How to Invest my first £10,000 in Stocks and Shares?

It doesn’t matter if it was 10,000 worth of British Pounds, Euros, US Dollars, Singapore Dollars or denomination of the similar amount, it seems like the right number to give the individual a confidence push to invest and grow further money. MooMooCoo would also like to congratulate you on saving this amount money of a significant amount which could be the first step to your financial freedom.

For the past two months after the release of my ‘First 6 steps Guide to investment’, many readers have asked exactly how would they deploy their investable money. I called it the practical gentle push!

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1. Preliminary checks

1a. Quick Check

Is your 10k an investable money? If this was all the savings you have, then stop considering this is an investment. Why? If you lose this cash and your job you will struggle to make ends meet. Depending on your age, you need to make sure you have enough funds to cover if you do lose your job. You need at least 3-6 months expenses savings to give you time to find a new job.

Remember this is not a gamble but an investment. An Investment needs time and long-term goals to achieve its final compound interest objective.

Do Not Invest this money until you have sufficient savings!

1b. Plans before Execution

Yes, planning is crucial. A single 10k investment will not grow you anything much. You need to feed your investment regularly to ensure you get the maximum outcome. You need to set a target amount, time available, future investable savings, risk on return and also a long-term view.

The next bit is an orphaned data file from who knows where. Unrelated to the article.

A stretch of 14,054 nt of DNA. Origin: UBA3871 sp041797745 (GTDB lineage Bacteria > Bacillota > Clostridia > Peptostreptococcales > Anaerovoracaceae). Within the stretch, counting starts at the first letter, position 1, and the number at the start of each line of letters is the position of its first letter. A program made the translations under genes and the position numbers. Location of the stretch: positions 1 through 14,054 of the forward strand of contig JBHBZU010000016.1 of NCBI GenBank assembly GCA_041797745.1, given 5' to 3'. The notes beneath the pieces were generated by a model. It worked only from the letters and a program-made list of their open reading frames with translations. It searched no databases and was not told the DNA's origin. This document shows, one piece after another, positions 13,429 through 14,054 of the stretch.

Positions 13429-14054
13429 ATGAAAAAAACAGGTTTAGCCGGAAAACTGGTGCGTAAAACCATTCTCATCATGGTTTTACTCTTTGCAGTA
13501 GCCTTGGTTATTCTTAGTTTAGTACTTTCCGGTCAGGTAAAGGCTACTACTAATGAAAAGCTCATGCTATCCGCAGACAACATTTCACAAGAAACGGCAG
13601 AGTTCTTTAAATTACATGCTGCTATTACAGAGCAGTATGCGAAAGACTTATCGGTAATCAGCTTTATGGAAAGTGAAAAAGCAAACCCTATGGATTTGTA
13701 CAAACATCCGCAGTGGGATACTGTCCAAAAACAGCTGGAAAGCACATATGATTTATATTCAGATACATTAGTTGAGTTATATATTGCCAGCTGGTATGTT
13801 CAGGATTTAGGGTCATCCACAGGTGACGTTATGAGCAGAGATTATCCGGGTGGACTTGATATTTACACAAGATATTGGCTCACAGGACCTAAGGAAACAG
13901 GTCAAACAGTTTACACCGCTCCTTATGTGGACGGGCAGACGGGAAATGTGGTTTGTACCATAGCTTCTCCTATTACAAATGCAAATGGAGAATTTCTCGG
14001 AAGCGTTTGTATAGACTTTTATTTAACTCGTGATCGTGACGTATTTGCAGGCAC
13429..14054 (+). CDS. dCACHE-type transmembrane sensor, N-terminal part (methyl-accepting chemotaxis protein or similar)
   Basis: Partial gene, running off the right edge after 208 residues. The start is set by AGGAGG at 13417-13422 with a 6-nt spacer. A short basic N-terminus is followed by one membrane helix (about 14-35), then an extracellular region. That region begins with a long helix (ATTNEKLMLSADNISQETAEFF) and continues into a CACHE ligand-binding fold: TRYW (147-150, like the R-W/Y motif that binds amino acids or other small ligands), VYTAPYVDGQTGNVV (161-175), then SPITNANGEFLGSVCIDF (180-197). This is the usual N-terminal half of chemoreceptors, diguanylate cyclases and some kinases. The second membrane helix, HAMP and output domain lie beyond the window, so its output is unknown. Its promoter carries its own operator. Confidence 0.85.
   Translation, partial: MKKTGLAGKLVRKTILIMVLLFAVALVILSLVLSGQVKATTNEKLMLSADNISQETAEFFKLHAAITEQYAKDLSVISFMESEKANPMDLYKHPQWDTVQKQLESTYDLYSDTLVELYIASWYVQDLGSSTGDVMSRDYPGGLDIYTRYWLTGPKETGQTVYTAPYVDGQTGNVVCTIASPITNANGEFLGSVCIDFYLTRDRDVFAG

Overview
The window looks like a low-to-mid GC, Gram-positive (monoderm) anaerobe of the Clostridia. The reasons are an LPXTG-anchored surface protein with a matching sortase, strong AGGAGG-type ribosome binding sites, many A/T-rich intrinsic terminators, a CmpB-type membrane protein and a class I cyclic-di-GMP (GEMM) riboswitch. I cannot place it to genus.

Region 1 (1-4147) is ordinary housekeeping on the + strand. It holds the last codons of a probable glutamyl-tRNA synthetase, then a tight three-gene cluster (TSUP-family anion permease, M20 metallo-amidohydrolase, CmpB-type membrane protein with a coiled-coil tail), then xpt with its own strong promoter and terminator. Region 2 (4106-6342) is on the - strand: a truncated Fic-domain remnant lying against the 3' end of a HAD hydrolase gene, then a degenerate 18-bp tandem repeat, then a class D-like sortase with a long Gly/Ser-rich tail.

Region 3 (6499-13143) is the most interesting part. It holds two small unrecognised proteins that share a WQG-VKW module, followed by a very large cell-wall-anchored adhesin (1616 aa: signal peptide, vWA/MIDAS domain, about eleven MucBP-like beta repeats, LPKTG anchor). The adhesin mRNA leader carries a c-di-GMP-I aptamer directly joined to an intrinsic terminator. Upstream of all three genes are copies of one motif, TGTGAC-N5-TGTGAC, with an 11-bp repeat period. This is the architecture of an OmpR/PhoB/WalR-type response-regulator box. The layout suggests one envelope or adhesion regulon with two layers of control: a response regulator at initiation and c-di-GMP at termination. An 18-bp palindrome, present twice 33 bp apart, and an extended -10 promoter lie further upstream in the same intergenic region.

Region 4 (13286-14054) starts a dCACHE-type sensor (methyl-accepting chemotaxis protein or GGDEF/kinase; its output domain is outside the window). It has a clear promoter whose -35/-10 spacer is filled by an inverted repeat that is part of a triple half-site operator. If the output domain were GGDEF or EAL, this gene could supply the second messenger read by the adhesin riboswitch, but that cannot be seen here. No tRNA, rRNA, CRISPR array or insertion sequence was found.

Investing 10k over ten years with a 3% dividends with 10% yearly yield will only triple the amount.


Alternatively, you could invest 10k initially, 3% dividends, 10% yield WITH an additional top-up of 2.5k yearly will output you 8 times the amount. Just simple basic maths.

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2. Execution

2a. First 6k investment.

You must admit that you have limited experience. Do not expect to start stock picking and find an instant winner. You need to be in the investment game and stay in the game to maximise the benefit. Many new investors, pulls out after a 10-20% drop in their initial investment in less than a year. Anxiety, lack of sleep, disturbance from media noise can always distract you and leave the game early. You are investing in a company and you need to walk the journey with the company.

Honestly, 10k will not build you much of a diversified portfolio. Even if you spread very thin (1k each share) you will be eaten by the broker fees and takes years before you break even. I would strongly recommend putting at least half the amount into index funds. This way you will have an instantly diversified portfolio with a strong base. The risk of fluctuation and volatility will be suppressed. Remember you can still top this up on a monthly basis with small amount without paying any upfront fees. Index tracker and funds normally charge less than 0.5% on an annual basis. You can always pick the following:-

  • S&P 500
  • FTSE 100
  • FTSE 250
  • Dow Jones Index
  • Nikkie Index
  • Emerging market index
  • Technology and communication index
  • DAX
  • Your Local region index

Try to diversify your geographical region of investment. For example, do not go in FTSE 100 and FTSE250 at the same time, if the British economy hits the bumpy road then both will follow suit at the same time.